Default Apps 2023

I’m so in the Apple ecosystem, this is almost not even worth posting 😅

📨 Mail Client:
📮 Mail Server: iCloud, Gmail
📝 Notes: Apple Notes, Byword
✅ To-Do: Things, Apple Reminders
📷 Photo Shooting: iPhone 15 Pro
🎨 Photo Editing: Apple Photos
📆 Calendar: Apple Calendar
📁 Cloud File Storage: iCloud
📖 RSS: Wire
🙍🏻‍♂️ Contacts: Apple Contacts
🌐 Browser: Safari, Firefox Developer Edition, Chrome (Work)
💬 Chat: Messages, Slack
🎵 Music: Apple Music
🎤 Podcasts: Apple Podcasts
🔐 Password Management: 1Password (but tempted to switch to Apple Passwords now that they support shared vaults)
🧑‍💻 Code Editor: vim, highly customized

It’s becoming quite common for web developer blogs that show up on the front page of Hacker News to not have an RSS feed. This feels like a step backwards. I know RSS usage is not what it once was, but it seems like something you should get for free. Blogging platforms like WordPress (currently 43% of all websites) and even Mastodon support RSS out of the box. The Next.js blog demo automatically builds an RSS feed. There are popular RSS feed generator packages for every language.

For example:

Support the open web and make reading your blog easier!

Hush WKWebView

If you’re building an iOS app with webviews, you need to decide whether to use WKWebView or SFSafariViewController. The WebView version gives you a lot more control, but you can’t use Safari Extensions. On the other hand, the Safari version automatically gets some of the features of Safari like content blocking extensions, but customization options are pretty limited and it doesn’t support loading local HTML files.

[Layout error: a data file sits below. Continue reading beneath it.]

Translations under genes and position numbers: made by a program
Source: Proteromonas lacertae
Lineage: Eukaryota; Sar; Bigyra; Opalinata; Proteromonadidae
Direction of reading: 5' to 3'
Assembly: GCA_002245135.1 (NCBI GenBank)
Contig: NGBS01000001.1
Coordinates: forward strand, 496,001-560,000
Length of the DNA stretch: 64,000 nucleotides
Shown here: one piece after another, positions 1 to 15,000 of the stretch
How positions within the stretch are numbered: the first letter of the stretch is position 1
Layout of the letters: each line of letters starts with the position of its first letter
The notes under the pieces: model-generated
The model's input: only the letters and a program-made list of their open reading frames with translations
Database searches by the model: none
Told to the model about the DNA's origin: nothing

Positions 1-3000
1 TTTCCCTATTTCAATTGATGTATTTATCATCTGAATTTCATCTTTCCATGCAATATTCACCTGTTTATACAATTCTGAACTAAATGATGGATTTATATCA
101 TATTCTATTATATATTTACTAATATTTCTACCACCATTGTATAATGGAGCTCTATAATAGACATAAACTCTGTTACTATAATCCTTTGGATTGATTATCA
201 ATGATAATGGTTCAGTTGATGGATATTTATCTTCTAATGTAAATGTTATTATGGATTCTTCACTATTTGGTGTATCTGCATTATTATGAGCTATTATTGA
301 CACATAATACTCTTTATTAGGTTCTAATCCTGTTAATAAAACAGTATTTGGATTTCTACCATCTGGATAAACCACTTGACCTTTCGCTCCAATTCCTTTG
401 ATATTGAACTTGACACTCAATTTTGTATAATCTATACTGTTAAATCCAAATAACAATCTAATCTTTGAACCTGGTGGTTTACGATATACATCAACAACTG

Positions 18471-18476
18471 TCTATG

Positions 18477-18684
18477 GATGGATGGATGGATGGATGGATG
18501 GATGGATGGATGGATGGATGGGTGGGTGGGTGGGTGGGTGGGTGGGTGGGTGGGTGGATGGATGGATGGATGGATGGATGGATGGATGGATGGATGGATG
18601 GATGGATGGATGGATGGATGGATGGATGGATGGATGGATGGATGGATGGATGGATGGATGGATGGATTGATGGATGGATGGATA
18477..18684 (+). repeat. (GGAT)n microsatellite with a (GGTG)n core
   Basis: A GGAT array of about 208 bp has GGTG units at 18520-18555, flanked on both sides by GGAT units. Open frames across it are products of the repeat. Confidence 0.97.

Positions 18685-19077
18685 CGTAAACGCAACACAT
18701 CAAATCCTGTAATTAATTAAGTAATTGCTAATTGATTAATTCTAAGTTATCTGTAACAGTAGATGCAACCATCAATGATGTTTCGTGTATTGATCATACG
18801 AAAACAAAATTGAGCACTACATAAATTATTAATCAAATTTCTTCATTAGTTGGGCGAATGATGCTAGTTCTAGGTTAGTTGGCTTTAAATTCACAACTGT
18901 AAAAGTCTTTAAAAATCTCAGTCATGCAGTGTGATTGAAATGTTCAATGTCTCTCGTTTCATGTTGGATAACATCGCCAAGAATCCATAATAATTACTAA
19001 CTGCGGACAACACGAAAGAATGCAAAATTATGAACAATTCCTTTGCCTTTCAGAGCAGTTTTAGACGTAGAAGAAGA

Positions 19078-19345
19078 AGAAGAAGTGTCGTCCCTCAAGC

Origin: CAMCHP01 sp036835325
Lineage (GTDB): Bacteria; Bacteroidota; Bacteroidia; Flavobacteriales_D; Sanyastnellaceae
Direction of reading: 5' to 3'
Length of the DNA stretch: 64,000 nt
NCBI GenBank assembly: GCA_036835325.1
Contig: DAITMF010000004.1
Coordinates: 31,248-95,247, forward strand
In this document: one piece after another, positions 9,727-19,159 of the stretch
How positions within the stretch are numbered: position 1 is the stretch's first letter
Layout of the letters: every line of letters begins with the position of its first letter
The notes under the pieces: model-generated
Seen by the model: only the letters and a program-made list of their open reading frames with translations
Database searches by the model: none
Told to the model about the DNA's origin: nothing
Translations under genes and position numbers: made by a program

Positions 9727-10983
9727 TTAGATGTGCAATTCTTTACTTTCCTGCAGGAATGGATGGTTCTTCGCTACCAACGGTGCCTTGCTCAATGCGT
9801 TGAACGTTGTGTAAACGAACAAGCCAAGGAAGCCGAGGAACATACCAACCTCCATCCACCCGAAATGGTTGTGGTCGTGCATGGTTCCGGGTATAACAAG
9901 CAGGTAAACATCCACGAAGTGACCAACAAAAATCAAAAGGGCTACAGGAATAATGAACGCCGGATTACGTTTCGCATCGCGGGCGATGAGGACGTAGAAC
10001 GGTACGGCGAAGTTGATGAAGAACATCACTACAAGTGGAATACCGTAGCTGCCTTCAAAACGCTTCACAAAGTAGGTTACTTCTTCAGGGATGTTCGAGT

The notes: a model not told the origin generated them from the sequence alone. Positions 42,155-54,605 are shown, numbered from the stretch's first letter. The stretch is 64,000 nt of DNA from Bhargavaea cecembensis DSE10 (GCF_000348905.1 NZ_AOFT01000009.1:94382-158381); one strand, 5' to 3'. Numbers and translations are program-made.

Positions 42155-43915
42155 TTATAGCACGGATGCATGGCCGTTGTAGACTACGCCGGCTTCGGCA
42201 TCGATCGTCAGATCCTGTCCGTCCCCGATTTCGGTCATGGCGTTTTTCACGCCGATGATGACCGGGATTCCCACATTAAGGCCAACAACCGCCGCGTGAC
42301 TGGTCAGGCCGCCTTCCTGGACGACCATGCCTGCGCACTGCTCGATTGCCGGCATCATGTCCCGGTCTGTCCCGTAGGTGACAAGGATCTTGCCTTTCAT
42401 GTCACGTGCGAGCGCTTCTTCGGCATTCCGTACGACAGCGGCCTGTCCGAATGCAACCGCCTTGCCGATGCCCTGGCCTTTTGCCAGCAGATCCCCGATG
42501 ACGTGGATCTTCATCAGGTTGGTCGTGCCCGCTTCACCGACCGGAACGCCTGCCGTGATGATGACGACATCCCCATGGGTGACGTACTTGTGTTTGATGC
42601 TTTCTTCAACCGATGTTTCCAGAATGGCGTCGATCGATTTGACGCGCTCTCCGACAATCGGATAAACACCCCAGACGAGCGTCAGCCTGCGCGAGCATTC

In this demo, I’m going to walk through a simple Cookie Consent blocker in WKWebView using the Hush block list, a Swift library from the AdGuard team, and the WKContentRuleListStore class that was added way back in iOS 11.

First, download the Hush block list and add it to your project.

Next, load the file as a [String] that is split on newlines.

guard let path = Bundle.main.path(forResource: "cookiemonster", ofType: "txt") else {
    return "[{\"trigger\": {\"url-filter\": \".*\",\"if-domain\": [\"\"]},\"action\":{\"type\": \"ignore-previous-rules\"}}]"

let file = URL(filePath: path)
guard let rules = try? String(contentsOf: file).components(separatedBy: .newlines) else {
    return "[{\"trigger\": {\"url-filter\": \".*\",\"if-domain\": [\"\"]},\"action\":{\"type\": \"ignore-previous-rules\"}}]"

The fallback here is just a rule that doesn’t block anything.

After that, convert this list into something that WKContentRuleListStore can use with the AdGuard library.

let convertedRules = ContentBlockerConverter().convertArray(rules: rules).converted

And finally, compile the blocklist and add it to the WKWebView configuration.

    forIdentifier: "ContentBlockingRules",
    encodedContentRuleList: convertedRules) { (contentRuleList, error) in

        if let _ = error {

        if let contentRuleList = contentRuleList {

        let request = URLRequest(url: url)

And to prove it works, here is a before and after from Stack Overflow.